Multiple Class / ID and Class Selectors

Chris Coyier //

Can you spot the difference between these two selectors?

#header.callout {  }

#header .callout { }

They look nearly identical, but the top one has no space between "#header" and ".callout" while the bottom one does. This small difference makes a huge difference in what it does. To some of you, that top selector may seem like a mistake, but it's actually a quite useful selector. Let's see the difference, what that top selector means, and exploring more of that style selector.

Here is the "plain English" of "#header .callout":

Select all elements with the class name callout that are decendents of the element with an ID of header.

Here is the "plain English" of "#header.callout":

Select the element which has an ID of header and also a class name of callout.

Maybe this graphic will make that more clear:

Combinations of Classes and IDs

The big point here is that you can target elements that have combinations of classes and IDs by stringing those selectors together without spaces.

ID and Class Selector

As we covered above, you can target elements by a combination of ID and class.

<h1 id="one" class="two">This Should Be Red</h1>
#one.two { color: red; }

Double Class Selector

Target an element that has all of multiple classes. Shown below with two classes, but not limited to two.

<h1 class="three four">Double Class</h1>
.three.four { color: red; }

Multiples

We aren't limited to only two here, we can combine as many classes and IDs into a single selector as we want.

.snippet#header.code.red { color: red; }

Although bear in mind that's getting a little ridiculous =)

Example

So how useful is all this really? Especially with ID's, they are supposed to be unique anyway, so why would you need to combine it with a class? I admit the use cases for the ID versions are slimmer, but there are certainly uses. One of those is overriding styles easily.

#header { color: red; }
#header.override { color: black; } 

The second targets the same element, but overrides the color, instead of having to use:

.override { color: black !important }

or perhaps prefacing the selector with something even more specific.

More useful is multiple classes and using them in the "object oriented" css style that is all the rage lately. Let's say you had a bunch of divs on a page, and you used multiple various descriptive class names on them:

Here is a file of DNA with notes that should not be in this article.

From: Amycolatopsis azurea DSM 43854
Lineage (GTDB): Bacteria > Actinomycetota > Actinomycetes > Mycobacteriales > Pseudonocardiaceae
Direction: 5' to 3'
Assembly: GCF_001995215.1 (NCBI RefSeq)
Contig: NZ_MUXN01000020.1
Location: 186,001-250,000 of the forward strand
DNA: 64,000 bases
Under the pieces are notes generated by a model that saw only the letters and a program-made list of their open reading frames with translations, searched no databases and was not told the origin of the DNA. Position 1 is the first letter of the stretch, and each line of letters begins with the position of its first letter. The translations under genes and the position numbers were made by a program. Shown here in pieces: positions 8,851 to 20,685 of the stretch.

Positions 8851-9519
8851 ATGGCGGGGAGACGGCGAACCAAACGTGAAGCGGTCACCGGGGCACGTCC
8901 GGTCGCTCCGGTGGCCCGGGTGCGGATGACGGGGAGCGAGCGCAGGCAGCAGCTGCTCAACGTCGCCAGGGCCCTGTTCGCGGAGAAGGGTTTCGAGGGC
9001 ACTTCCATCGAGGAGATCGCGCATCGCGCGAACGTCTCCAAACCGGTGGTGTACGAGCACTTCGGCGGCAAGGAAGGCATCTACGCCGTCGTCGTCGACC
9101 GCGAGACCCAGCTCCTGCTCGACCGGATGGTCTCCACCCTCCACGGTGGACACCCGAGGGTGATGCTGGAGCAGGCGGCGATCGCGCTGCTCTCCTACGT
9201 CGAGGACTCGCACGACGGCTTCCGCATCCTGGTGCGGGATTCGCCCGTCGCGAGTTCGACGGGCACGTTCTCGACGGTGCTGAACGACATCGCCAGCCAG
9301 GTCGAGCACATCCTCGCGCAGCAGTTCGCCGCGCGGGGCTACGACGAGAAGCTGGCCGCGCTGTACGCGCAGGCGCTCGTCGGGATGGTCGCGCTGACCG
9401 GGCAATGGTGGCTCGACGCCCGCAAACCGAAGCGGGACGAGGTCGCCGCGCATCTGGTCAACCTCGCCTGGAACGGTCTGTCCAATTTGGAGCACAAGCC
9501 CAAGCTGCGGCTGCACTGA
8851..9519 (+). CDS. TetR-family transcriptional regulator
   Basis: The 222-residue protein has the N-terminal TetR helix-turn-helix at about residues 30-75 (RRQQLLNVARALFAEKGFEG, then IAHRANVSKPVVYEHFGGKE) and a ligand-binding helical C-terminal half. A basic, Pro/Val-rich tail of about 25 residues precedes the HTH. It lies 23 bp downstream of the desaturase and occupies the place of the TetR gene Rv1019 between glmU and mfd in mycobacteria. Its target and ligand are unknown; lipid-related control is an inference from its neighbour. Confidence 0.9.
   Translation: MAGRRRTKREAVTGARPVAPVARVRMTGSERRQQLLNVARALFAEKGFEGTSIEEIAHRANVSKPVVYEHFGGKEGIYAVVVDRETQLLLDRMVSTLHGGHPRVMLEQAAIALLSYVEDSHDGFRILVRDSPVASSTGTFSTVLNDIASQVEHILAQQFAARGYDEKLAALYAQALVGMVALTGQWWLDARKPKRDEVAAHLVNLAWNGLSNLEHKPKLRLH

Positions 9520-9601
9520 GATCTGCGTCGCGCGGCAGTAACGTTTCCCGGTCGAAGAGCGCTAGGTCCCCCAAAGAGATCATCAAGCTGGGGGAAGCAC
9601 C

<div class="red border box"></div>
<div class="blue border box"></div>
<div class="green border box"></div>
<div class="red box"></div>
<div class="blue box"></div>
<div class="green box"></div>
<div class="border box"></div>

They all share the class "box", which perhaps sets a width or a background texture, something that all of them have in common. Then some of them have color names as classes, this would be for controlling the colors used inside the box. Perhaps green means the box has a greenish background and light green text. A few of them have a class name of "border", presumably these would have a border on them while the rest would not.

So let's set something up:

.box { width: 100px; float: left; margin: 0 10px 10px 0; }
.red { color: red; background: pink; }
.blue { color: blue; background: light-blue; }
.green { color: green; background: light-green; }
.border { border: 5px solid black; }

Cool, we have a good toolbox going here, where we can create new boxes and we have a variety of options, we can pick a color and if it has a border or not just by applying some fairly semantic classes. Having this class name toolbox also allows us to target unique combinations of these classes. For example, maybe that black border isn't working on the red boxes, let's fix that:

.red.border { border-color: #900; }

Border color on red box changed because it had both the red class and border class

Based on this demo page.

Specificity

Also important to note here is that the specificity values of selectors like this will carry the same weight as if they were separate. This is what gives these the overriding power like the example above.

Browser Compatibility

All good current browsers support this as well as IE back to version 7. IE 6 is rather weird. It selects based on the last selector in the list. So ".red.border" will select based on just ".border", which kinda ruins things. But if you are supporting IE 6, you are used to this kind of tomfoolery anyway and can just fix it with conditional styles.